The new musical, Harmony, has been a long time in arriving on Broadway. With each stop in its decades-long journey to the Barrymore Theatre, the show art has been evolving. Here's a look at what they landed on, now that the production is set.
2023 - 2024 Broadway Musical Logos:
Based on the true story of the Comedian Harmonists, a group of entertainers, hugely popular in Germany in the 1920s. As they included Jewish group members, their very existence was at odds with the growing power of The Third Reich.
The font of the logo perfectly captures the glitz and glamour of the high life of the 20s - art deco in style and a rich, almost glowing gold in color. The underlines that surround "A New Musical" further emphasize the time period. Small Stars of David serve as a subtle reminder of subject matter.
The deep red color of the background together with the gold tones of the title and images conveys a few different things. The colors imply a certain majesty, a respect, a reverence befitting the story of a renowned group that impacted history, even if no one remembers. Red also brings to mind danger - and there is no shortage of that in their story. With red as the dominant color, their advertising and marquee are certainly eye-catching.
The imagery of the key art does a lot of work here. The juxtaposition of the Comedian Harmonists in joyful silhouette against the larger, focused images implies that while the group is the subject matter, their lives were impacted by generations of others and that their lives should be remembered as largely happy and full of love. It also says quite a bit that the images are arranged like piano keys. Notice, though, they are not perfectly straight, perhaps askew so as to be out of tune (?), or maybe more comedic in nature. Subliminally mixed-messages suggest that there will be more to this than a song and dance extravaganza.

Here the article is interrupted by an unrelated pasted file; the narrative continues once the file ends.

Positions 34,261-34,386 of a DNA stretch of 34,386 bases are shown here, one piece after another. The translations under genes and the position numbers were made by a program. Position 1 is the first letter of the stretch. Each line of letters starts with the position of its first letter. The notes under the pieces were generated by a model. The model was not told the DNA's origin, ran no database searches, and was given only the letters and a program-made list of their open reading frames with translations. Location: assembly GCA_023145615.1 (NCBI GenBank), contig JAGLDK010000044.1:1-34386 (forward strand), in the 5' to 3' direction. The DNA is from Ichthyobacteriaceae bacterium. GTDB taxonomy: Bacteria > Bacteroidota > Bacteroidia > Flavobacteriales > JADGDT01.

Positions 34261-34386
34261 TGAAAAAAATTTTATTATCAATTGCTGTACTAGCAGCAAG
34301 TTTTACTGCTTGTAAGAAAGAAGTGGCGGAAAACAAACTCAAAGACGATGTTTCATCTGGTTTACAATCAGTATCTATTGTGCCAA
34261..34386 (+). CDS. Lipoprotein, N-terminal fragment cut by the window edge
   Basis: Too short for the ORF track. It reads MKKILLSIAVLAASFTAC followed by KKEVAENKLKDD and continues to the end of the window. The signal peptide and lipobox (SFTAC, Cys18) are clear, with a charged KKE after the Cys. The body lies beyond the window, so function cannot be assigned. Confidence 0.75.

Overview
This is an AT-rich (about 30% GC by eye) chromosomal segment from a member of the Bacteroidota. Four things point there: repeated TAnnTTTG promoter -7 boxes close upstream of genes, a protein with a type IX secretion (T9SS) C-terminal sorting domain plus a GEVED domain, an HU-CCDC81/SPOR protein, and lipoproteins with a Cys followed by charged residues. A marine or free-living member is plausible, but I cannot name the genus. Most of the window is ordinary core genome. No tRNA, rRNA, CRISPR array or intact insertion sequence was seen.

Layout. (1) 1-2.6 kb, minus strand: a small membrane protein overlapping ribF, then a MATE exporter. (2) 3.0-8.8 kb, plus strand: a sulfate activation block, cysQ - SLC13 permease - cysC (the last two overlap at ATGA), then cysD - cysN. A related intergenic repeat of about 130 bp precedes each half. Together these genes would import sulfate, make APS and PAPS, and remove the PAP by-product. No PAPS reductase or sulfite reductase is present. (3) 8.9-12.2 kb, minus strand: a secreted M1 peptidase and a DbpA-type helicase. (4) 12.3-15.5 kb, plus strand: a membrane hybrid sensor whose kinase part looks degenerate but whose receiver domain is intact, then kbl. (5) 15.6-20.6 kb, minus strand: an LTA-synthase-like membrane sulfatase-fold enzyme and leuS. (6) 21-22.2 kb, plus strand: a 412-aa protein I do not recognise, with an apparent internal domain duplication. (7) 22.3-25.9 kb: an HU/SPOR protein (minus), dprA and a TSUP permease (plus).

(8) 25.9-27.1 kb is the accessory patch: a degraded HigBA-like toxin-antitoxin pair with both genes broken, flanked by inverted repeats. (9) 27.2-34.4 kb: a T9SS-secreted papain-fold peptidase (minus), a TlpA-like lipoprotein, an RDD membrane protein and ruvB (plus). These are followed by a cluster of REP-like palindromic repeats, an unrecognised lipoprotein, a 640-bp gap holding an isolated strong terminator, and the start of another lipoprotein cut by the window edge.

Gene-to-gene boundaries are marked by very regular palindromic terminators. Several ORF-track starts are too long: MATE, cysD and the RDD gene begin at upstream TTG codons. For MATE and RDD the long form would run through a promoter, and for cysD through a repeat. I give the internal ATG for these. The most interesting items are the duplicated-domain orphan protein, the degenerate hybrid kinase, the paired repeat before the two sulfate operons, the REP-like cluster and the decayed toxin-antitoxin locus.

Notice, upon closer inspection, what the selected images could tell passersby or other potential customers. On both, we see smiling, tuxedo-ed young men singing, a couple staring at each other affectionately, hands clasped, and an older gentleman (Chip Zien) grinning broadly. Also on both, though with different images, we see dancing. What does this tell potential audiences? Singing! Dancing! Romance! A musical. The top image includes a passionate woman (Julie Benko) looking very serious and holding up some sort of document. Is she protesting something? Defending something? There is a serious element here. Interesting that this particular segment is not consistently used in the advertising...
This final poster version clearly leans into the traditional musical theater expectations. Really, it is the tagline at the top that sells it for me. The larger, bolder, differently colored "TRUE STORY" is instantly compelling. Then, the build up of the "greatest entertainers the world" matches the song and dance imagery, followed by the last minute twist of "would ever forget" adds a level of mystery, even more compelling.
Finally, I think it is very telling that Barry Manilow's name is just part of the credits, like every other composer would get. Is this to have him be taken seriously as a theater composer, not as a pop musician taking a stab at Broadway? It worked for Cyndi Lauper and Sara Bareilles. Or is it a subtle head's up to Fanilows that they shouldn't come to the show expecting to hear "Mandy" and "Copacabana"? Probably both.
As a musical theater fan, all of this interests me, and it is very striking. Is it enough to sell a show that got mixed reviews with a potentially controversial subject at this particular time in history? Time will tell.